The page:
How to Make a Successful Offer on a Luxury Property in France

Making a Successful Offer on a Luxury Property in France

The luxury residential real estate market in France and the demand for high-end homes throughout the country is only expected to grow over the next few years. According to Mordor Intelligence, between now and 2029, the market is expected to see a compound annual growth rate (CAGR) of over 4.5%.

Many sought-after locations such as Paris, the French Riviera, and Provence are well known around the world for being popular places to buy luxury property in France. These locations attracts jet-setters as well as residents of France looking to relocate or buy a second home.

The real estate market in the French Riviera is especially robust, remaining resilient through otherwise unstable times, like during the COVID pandemic.

With this type of demand and a portfolio of uber-wealthy buyers, it’s important to fully grasp the local property buying process so an opportunity doesn’t slip through your fingers.

How to Make a Successful Offer on a Luxury Property in France

What Preliminary Research Should Be Conducted Before Making an Offer?

Understanding local market trends and property values of luxury homes in France, including those in the French Riviera, is necessary if you want to make savvy real estate decisions and manage risk. Since France is home to many of the world’s most desirable real estate markets, this information is crucial to invest smartly, plan for the long term and ensure compliance.

To choose a real estate agent who specialises in high-end homes in France, consider the following:

  • Experience and expertise, particularly in the part of France where you’ll be looking to buy
  • Reputation, which can be determined by references, reviews and testimonials from past clients
  • Connections and the agent’s network of professionals
  • Ease of communication and accessibility — you’ll be speaking with your agent quite a bit through this process
  • Negotiation skills so your agent can secure favorable terms for you

A buyer’s agent represents the person who will make the purchase, not the seller. Agents have access to listings that aren’t publicly available, making it easier to find a home that meets your specific criteria. A buyer’s agent also makes the process of purchasing a home in France much easier if this is your first time moving abroad and you don’t know much about the French real estate system.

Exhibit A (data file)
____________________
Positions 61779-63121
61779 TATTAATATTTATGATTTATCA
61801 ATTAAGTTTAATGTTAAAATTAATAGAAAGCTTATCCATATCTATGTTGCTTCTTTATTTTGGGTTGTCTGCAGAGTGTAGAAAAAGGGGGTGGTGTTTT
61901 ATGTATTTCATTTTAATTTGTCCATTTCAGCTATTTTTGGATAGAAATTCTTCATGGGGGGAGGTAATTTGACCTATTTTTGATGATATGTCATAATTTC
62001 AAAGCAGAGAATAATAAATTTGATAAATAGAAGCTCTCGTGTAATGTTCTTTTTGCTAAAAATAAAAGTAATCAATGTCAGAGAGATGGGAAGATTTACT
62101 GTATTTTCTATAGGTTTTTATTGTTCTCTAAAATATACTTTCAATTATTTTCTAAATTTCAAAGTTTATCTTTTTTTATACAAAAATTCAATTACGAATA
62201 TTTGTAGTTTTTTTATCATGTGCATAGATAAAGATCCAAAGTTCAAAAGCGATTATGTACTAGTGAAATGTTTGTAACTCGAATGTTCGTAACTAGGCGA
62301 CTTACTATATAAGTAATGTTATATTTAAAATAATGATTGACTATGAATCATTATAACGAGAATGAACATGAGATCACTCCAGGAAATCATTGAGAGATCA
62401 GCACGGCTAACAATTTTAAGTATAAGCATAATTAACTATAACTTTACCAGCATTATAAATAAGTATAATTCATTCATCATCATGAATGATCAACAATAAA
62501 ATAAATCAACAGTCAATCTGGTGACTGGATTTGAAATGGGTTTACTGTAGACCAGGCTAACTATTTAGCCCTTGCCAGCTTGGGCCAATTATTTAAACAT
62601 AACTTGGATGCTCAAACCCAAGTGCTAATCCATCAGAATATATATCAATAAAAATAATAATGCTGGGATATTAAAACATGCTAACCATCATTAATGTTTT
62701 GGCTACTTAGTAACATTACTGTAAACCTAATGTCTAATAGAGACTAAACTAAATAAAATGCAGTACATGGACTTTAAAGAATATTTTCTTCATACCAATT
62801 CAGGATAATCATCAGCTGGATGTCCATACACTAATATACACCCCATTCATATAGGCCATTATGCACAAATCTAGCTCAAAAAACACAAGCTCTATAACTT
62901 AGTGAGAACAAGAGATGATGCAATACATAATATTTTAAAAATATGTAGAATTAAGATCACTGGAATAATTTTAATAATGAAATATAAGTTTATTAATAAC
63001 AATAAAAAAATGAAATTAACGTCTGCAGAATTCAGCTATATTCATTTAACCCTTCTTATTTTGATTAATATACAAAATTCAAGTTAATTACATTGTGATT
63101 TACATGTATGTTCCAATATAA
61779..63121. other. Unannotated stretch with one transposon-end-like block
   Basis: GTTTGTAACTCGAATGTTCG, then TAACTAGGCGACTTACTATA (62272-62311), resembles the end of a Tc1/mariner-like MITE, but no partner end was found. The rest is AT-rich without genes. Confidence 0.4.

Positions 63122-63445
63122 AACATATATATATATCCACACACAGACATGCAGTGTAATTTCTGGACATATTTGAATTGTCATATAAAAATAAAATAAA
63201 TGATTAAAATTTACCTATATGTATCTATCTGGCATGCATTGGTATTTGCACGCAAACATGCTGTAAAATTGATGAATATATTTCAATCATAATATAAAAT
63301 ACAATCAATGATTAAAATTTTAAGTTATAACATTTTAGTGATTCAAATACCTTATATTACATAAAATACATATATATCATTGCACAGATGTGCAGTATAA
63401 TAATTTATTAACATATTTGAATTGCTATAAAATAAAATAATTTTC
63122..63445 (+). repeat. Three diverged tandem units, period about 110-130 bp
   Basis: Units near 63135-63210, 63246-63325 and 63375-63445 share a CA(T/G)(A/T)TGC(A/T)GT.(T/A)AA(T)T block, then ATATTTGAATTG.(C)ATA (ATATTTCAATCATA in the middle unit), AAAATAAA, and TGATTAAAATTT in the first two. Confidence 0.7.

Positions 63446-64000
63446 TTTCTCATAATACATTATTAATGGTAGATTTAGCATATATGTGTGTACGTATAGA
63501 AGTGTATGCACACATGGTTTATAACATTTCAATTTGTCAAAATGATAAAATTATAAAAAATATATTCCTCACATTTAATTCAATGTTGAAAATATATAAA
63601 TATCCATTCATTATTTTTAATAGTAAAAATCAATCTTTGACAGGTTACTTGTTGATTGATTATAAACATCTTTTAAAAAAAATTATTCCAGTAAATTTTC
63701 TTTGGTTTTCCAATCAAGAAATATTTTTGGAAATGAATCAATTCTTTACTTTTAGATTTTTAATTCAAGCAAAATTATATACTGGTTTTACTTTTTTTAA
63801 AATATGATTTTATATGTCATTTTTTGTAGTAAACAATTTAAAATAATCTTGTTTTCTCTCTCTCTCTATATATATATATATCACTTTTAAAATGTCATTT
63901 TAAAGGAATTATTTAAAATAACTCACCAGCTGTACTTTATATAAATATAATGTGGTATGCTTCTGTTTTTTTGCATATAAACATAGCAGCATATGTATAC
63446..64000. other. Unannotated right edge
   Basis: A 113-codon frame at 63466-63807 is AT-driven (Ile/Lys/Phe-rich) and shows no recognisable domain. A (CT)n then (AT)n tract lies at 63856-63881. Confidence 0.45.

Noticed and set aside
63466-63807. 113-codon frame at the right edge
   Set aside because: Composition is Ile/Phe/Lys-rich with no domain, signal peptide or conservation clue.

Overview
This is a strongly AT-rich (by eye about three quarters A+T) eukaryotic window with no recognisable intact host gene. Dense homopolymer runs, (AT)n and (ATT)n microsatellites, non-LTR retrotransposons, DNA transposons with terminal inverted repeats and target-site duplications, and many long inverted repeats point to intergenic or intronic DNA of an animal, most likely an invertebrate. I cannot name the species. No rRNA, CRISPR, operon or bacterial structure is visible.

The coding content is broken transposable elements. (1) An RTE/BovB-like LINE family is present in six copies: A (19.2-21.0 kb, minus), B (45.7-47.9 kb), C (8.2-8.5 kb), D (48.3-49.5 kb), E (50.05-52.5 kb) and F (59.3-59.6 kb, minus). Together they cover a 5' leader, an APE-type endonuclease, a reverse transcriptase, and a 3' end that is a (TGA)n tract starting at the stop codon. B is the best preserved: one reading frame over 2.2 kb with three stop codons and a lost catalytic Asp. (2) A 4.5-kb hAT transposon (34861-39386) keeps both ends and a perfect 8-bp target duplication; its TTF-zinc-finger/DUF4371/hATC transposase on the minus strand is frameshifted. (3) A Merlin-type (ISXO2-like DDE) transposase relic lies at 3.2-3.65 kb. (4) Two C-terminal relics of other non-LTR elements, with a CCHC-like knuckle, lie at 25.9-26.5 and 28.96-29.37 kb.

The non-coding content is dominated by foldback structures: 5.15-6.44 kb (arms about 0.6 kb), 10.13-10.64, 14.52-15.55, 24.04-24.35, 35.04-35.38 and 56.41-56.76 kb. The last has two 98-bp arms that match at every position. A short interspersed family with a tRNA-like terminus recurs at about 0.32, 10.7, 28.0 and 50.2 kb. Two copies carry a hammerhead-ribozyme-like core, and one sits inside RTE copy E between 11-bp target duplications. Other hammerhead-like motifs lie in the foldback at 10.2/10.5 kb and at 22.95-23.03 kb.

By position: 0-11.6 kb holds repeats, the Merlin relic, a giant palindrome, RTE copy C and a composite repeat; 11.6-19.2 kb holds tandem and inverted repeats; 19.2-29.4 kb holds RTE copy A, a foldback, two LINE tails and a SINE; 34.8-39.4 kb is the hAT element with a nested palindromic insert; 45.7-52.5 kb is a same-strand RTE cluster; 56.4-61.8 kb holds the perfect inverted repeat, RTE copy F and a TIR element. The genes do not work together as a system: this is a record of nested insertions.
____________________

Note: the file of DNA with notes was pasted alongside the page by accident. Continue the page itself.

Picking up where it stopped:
How Do You Find the Right Luxury Property For You in France?

There are a number of considerations when looking for a French property that will meet your investment goals and personal criteria.

  • Decide how you’ll use the property. Do you want to turn it into another income stream? Will it be your full-time or holiday home? Do you plan to host visitors often?
  • Set a budget. The amount you can afford includes the purchase price as well as extra costs like fees, taxes, renovations and maintenance.
  • Write a list of your location must-haves. You may need to be close to medical or education facilities, or you may want to be near outdoor or recreational activities.

Consulting with an expert will help you further narrow your list of what you need in a property so you’ll only visit the homes that are right for you.

It’s also important to visit the properties in person. That’s the only way to truly assess the amenities, condition, and location. Inspect the interior and exterior features, spend time exploring the neighbourhood, and consider how compatible the property is with the lifestyle you want.

What Legal Considerations Should Be Taken Into Account Before Making an Offer?

There are several steps to buying property in France. Here’s the basic legal process:

  • Find a home you want to buy
  • Make an offer to purchase the home
  • Choose a notaire
  • Have technical surveys conducted
  • Sign the initial contract
  • Pay the deposit
  • Wait for the notaire to conduct land registry research
  • Sign the final contract
  • Pay the balance of the purchase price
  • Register the deed

The notaire (or notary) is a lawyer appointed by the French government, and they take care of various tasks throughout the real estate transaction. Whenever property is purchased, sold, inherited or donated, the notaire will draft the contracts, record details of the transaction, levy taxes, and more.

How Should You Prepare Financially Before Making an Offer?

Unless you plan to buy your property with cash, chances are you’ll need to secure a mortgage. There are various types of mortgages in France, including:

  • Capped-rate mortgages